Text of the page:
September 6, 2018 / 2:20 AM / 3 months ago

Former Grand Slam champ Schiavone retires

Former French Open champion Francesca Schiavone, who once reached a career-best ranking of No. 4, announced her retirement during a news conference Wednesday at the U.S. Open.

Tennis - French Open - Roland Garros, Paris, France - May 27, 2018 Italy's Francesca Schiavone reacts during her first round match against Slovakia's Viktoria Kuzmova REUTERS/Gonzalo Fuentes

“I arrive (at) this decision to say goodbye to the tennis with my heart,” said an emotional Schiavone, who became the first Italian woman to win a Grand Slam when she captured the 2010 French Open. “Because my head, when I arrive here, says, ‘Please go to the court, fight, because I can beat many other players.’

“But my heart says that I am (at) peace like this, that I am very happy about my career, my life, and everything.”

Schiavone, 38, hangs up her racket with eight singles titles, three Fed Cup championships for Italy, a 614-479 singles record, a 105-69 showing in Grand Slam singles events and more than $11 million in prize money.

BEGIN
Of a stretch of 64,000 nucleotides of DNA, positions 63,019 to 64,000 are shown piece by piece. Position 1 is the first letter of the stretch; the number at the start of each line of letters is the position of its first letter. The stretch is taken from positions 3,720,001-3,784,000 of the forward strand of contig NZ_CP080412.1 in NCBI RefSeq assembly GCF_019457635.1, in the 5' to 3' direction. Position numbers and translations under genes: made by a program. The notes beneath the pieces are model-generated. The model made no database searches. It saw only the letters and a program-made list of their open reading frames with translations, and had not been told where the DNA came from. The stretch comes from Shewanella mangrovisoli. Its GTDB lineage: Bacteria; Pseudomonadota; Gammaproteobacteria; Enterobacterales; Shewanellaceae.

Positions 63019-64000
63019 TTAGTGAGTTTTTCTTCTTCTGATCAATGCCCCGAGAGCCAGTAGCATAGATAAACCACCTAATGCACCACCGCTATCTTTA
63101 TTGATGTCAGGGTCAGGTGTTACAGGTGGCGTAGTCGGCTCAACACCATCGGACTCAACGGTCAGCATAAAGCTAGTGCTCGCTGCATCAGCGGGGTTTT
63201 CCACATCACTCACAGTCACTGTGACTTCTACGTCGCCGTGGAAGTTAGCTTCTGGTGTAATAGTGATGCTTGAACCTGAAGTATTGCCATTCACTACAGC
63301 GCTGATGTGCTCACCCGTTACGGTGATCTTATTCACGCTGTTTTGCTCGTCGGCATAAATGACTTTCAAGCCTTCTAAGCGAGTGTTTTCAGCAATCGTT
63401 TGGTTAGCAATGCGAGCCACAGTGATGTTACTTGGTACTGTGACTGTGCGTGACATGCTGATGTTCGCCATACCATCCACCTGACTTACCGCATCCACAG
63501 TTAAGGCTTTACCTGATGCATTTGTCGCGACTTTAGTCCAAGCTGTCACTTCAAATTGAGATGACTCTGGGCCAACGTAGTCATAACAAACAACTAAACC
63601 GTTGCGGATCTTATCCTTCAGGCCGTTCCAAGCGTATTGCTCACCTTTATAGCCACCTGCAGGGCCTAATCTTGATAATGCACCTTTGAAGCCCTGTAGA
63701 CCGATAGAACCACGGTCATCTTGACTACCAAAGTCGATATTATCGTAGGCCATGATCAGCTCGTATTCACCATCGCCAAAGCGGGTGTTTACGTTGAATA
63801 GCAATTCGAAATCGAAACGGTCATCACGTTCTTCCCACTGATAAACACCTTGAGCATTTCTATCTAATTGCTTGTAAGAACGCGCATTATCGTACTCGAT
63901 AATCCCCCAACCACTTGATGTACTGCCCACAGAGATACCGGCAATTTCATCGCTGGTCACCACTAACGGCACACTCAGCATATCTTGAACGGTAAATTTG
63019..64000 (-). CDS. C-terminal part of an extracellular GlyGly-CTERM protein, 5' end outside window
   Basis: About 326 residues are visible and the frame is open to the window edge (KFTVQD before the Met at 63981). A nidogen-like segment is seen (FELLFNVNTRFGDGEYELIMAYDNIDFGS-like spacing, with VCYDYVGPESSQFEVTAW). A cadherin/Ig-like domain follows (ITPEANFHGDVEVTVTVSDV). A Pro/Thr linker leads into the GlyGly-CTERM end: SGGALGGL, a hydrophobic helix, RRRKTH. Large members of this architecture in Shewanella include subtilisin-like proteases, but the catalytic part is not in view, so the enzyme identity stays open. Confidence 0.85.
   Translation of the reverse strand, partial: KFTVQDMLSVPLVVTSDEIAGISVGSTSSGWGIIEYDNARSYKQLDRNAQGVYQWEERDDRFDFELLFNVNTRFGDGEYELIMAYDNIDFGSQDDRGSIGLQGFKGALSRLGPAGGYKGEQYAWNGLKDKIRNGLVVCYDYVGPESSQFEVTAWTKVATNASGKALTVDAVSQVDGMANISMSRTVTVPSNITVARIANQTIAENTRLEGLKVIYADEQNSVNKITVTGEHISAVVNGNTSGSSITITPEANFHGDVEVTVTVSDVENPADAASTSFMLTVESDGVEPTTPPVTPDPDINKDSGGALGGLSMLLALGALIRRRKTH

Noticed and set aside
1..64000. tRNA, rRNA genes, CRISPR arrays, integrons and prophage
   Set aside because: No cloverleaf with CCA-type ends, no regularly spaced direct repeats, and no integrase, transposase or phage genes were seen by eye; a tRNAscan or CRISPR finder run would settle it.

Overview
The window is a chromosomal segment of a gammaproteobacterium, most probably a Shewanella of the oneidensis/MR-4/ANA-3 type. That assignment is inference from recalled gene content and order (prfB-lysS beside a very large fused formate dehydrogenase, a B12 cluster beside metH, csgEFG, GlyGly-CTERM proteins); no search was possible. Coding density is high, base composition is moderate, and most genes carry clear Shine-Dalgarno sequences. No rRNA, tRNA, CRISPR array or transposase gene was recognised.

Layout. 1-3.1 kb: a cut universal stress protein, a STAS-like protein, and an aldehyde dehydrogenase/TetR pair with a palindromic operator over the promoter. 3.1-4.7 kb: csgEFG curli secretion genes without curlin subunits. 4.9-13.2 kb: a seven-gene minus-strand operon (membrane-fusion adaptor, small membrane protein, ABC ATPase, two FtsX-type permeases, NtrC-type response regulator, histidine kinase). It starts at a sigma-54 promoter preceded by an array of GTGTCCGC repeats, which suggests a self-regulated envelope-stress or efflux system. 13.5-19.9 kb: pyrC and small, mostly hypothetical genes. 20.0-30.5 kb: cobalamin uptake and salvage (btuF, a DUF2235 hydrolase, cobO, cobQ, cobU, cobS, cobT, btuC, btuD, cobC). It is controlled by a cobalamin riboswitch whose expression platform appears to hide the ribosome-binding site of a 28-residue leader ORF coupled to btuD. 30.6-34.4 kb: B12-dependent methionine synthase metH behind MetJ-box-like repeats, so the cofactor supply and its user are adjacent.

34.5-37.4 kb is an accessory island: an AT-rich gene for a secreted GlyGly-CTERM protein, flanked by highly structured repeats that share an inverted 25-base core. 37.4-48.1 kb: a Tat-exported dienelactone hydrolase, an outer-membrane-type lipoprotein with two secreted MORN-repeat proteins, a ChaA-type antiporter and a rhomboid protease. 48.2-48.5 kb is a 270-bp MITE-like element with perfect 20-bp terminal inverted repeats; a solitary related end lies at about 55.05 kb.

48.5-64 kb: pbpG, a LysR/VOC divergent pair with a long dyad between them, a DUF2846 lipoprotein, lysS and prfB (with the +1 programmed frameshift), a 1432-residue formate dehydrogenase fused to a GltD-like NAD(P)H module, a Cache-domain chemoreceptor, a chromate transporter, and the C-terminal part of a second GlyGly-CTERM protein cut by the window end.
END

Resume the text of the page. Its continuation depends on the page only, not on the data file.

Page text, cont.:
“When I was 18 years old, I had two dreams,” Schiavone said. “The first one was to win Roland Garros, and the second one was to become Top 10 in the world. And I completed them, so I’m very, very happy, and lucky.”

Schiavone won the 2010 French Open as the No. 17 seed, beating Li Na, Maria Kirilenko, Caroline Wozniacki and Elena Dementieva before defeating Samantha Stosur 6-4, 7-6 (2) in the final. At the time, Schiavone was just shy of 30 years old and had never advanced to a Grand Slam semifinal — in her previous 38 majors.

Schiavone was also successful on the doubles circuit, winning seven WTA titles and reaching the semifinals at all four Grand Slam tournaments.

“After 20 years of career and life, I have new dreams,” said Schiavone, who added she’d like to return to the U.S. Open and other events as a coach.

Schiavone, who is 3-9 this season and has watched her ranking fall to 454th, won the longest Grand Slam women’s singles match, outdueling Svetlana Kuznetsova 6-4, 1-6, 16-14 in 4 hours, 44 minutes in the fourth round of the 2011 Australian Open.

Schiavone’s last match was a 6-3, 6-2 loss to Stosur in the Round of 32 at the Ladies Championships at Gstaad, Switzerland in mid-July.

“I look sad, but I am happy, too,” Schiavone said during the news conference. “Tonight, I will drink a good Champagne, for sure.”

—Field Level Media

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